Indeed, ablation of either MT-I/-II or MT-III gene in hSOD1G93A mice has been shown to exhibit significant reductions in survival [55,88] with further accumulation of copper ions in the spinal cord [89] (Table 2). Instead, a double transgenic mouse overexpressing MT-I and human SOD1 with G93A mutation exhibited a normal level of copper ions in spinal cords and showed prolonged survival with significant suppression of motor neuron death [54] (Table 2). Effects of MT-III expression on hSOD1G93A mice were also explored by using a retrograde viral delivery system [90]. Even when injection of the adenovirus encoding MT-III gene started at the mean age of disease onset in hSOD1G93A mice (~20 weeks), MT-III expression was found to prevent further loss of motor neurons and prolong the lifespan. These results thus suggest that metallothioneins play protective roles against the onset and progression of SOD1-ALS by controlling the copper metabolism.
Modulation of the MT-I/-II expression levels by administration of chemical drugs is also effective to ameliorate several disease phenotypes of ALS model mice. While multiple copies of the metal-responsive elements in the promotor of MT-I/-II/-III genes [58], zinc ion can induce the expression of MT-I/-II but not MT-III [83]. Indeed, oral intake of zinc ions induces MT-I/-II proteins in the small intestine, suppresses absorption of copper ions from the intestine [91], and thereby treat Wilson disease, a metabolic disease with abnormal accumulation of copper ions in the liver and brain. Against our expectations, however, a high dose of zinc supplementation has been reported to exacerbate the disease course in hSOD1G93A mice [92]. While expression of MT-I/-II was not examined, a mild dose of zinc supplementation appears to have a tendency to prolong survival of hSOD1G93A mice albeit with no statistical significance [93]. A dosage of zinc administration needs to be adjusted for its therapeutic benefits; however, zinc ions appear not to be effective to ameliorate the disease phenotypes.
Because of a glucocorticoid response element in the promotor region [94], a synthetic glucocorticoid, dexamethasone, is also known to induce expression of MT-I/-II [94] but not MT-III [83]. Consistently, treatment of hSOD1G93A mice with dexamethasone was found to normalize the elevated levels of copper ions to a normal level in the spinal cord, and significantly prolonged survival as well as slowed disease progression even when the treatment was started at a symptomatic stage of the disease [89] (Table 2). Also, dexamethasone was not effective in hSOD1G93A mice when the MT-I/-II genes were knocked out (Table 2), which confirms that therapeutic benefits by dexamethasone are mediated via expression of MT-I/-II [89]. Dexamethasone has been used to treat inflammatory conditions such as rheumatoid arthritis [95,96] and it might, therefore, be worth conducting a clinical trial on SOD1-ALS patients.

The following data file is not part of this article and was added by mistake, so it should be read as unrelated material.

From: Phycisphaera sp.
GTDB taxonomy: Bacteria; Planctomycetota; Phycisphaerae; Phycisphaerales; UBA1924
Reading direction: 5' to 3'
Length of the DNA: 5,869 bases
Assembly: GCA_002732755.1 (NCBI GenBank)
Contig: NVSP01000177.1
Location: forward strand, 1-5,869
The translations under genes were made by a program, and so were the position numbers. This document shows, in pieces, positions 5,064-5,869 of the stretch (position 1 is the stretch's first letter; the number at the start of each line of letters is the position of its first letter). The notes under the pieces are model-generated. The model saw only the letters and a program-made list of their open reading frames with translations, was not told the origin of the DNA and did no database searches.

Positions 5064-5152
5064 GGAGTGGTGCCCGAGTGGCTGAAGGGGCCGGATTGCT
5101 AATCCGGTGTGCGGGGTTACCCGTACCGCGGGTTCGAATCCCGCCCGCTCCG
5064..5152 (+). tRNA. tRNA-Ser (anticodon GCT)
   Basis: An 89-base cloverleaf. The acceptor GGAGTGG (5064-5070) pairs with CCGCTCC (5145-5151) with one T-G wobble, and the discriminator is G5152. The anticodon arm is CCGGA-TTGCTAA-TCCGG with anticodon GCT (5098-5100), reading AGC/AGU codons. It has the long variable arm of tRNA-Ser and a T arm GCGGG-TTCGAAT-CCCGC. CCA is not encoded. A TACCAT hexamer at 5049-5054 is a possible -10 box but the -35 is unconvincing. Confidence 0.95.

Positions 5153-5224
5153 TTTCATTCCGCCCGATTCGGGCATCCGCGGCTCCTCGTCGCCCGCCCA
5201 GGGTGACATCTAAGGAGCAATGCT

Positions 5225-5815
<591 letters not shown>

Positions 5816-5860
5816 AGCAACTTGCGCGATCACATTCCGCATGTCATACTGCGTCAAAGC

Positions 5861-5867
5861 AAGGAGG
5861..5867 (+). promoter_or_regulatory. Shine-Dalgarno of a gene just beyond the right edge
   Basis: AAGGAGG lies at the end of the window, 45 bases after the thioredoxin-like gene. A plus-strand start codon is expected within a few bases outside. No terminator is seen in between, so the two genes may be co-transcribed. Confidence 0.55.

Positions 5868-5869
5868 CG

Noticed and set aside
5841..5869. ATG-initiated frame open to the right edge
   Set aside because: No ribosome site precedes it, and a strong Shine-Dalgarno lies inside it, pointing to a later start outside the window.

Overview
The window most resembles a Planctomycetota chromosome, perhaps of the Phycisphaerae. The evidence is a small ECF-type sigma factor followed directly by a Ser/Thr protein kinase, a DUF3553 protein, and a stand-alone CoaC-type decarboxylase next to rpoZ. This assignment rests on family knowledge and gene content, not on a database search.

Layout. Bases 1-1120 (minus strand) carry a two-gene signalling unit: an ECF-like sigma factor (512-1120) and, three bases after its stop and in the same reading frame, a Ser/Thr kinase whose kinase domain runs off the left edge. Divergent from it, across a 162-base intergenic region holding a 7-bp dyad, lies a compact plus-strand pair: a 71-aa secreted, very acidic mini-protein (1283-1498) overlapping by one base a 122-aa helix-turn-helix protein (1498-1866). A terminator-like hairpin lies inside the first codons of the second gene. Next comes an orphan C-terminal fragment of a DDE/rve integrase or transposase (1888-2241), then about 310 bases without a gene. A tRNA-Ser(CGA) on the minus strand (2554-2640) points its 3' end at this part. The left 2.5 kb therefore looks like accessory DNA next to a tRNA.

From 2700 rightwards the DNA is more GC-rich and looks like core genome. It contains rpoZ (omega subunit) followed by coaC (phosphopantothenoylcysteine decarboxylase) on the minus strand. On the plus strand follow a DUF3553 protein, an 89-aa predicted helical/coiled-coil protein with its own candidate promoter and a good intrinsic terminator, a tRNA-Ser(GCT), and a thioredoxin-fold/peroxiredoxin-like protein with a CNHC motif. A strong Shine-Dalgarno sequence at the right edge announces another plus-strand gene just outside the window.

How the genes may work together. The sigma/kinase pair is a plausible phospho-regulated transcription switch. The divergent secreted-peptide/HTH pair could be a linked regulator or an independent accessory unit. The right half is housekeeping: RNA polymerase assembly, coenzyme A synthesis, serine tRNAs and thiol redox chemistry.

8. SOD1 Maturation as a Potential Therapeutic Target for SOD1-ALS

As mentioned, overexpression of SOD1 proteins leads to the abnormal accumulation of copper ions in the spinal cords of ALS-model mice [48,49,50,51,52], but, paradoxically, large fractions of mutant SOD1s in the spinal cords are considered to exist as a copper-deficient state. Although some mutant SOD1s (e.g., G37R, D90A, and G93A) have been shown to retain the enzymatic activity in vitro, which is comparable to that of wild-type SOD1 [10], most SOD1 proteins isolated from spinal cords of the transgenic mice were enzymatically inactive; based on the observed SOD1 activity, only about 25% of total SOD1 proteins appeared to be in a copper-bound form [12,48,51,97]. Upon the dissociation of metal ions, SOD1 has been shown to significantly reduce the thermal/structural stability and thus become susceptible to misfolding [98,99]. Although non-SOD1 Cu levels are abnormally elevated in transgenic mice overexpressing SOD1 proteins [48,49,50,51,52], such accumulated copper ions might exist as a form(s) that is somehow unavailable for SOD1. Accordingly, facilitating the supply of a copper ion to the active site of SOD1 could prevent the protein misfolding and thus be an alternative way to reduce the pathogenicity of SOD1. A daily supplementation of a copper-enriched diet, however, failed to increase the SOD1 activity and improve the disease phenotypes of hSOD1G93A mice [12] (Table 3). This is probably due to tight regulation of bioavailable copper concentrations, and increased levels, if any, of intracellular copper ions do not simply facilitate the enzymatic activation of SOD1.